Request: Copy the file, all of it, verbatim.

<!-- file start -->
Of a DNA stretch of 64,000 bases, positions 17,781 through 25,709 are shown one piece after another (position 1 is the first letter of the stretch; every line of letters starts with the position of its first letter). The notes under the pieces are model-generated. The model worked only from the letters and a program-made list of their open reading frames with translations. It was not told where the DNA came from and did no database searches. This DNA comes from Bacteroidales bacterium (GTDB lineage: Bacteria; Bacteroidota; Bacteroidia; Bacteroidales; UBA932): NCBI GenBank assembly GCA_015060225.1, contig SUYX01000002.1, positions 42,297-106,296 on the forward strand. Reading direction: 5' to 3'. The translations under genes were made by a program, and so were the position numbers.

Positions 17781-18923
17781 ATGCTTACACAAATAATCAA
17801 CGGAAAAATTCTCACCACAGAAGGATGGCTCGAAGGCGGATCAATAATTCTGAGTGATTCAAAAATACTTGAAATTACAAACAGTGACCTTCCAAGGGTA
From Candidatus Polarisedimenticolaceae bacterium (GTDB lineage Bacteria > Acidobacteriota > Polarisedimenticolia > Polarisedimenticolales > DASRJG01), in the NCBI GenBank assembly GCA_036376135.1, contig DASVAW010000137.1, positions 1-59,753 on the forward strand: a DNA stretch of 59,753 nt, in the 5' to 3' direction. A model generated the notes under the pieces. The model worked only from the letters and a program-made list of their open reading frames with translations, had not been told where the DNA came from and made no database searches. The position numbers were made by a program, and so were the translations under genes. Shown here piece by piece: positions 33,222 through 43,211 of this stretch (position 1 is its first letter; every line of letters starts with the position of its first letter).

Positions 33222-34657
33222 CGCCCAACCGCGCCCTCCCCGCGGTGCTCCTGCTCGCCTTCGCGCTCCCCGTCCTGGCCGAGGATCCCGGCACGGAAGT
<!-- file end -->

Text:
Of a DNA stretch of 64,000 bases, positions 17,781 through 25,709 are shown one piece after another (position 1 is the first letter of the stretch; every line of letters starts with the position of its first letter). The notes under the pieces are model-generated. The model worked only from the letters and a program-made list of their open reading frames with translations. It was not told where the DNA came from and did no database searches. This DNA comes from Bacteroidales bacterium (GTDB lineage: Bacteria; Bacteroidota; Bacteroidia; Bacteroidales; UBA932): NCBI GenBank assembly GCA_015060225.1, contig SUYX01000002.1, positions 42,297-106,296 on the forward strand. Reading direction: 5' to 3'. The translations under genes were made by a program, and so were the position numbers.

Positions 17781-18923
17781 ATGCTTACACAAATAATCAA
17801 CGGAAAAATTCTCACCACAGAAGGATGGCTCGAAGGCGGATCAATAATTCTGAGTGATTCAAAAATACTTGAAATTACAAACAGTGACCTTCCAAGGGTA
From Candidatus Polarisedimenticolaceae bacterium (GTDB lineage Bacteria > Acidobacteriota > Polarisedimenticolia > Polarisedimenticolales > DASRJG01), in the NCBI GenBank assembly GCA_036376135.1, contig DASVAW010000137.1, positions 1-59,753 on the forward strand: a DNA stretch of 59,753 nt, in the 5' to 3' direction. A model generated the notes under the pieces. The model worked only from the letters and a program-made list of their open reading frames with translations, had not been told where the DNA came from and made no database searches. The position numbers were made by a program, and so were the translations under genes. Shown here piece by piece: positions 33,222 through 43,211 of this stretch (position 1 is its first letter; every line of letters starts with the position of its first letter).

Positions 33222-34657
33222 CGCCCAACCGCGCCCTCCCCGCGGTGCTCCTGCTCGCCTTCGCGCTCCCCGTCCTGGCCGAGGATCCCGGCACGGAAGT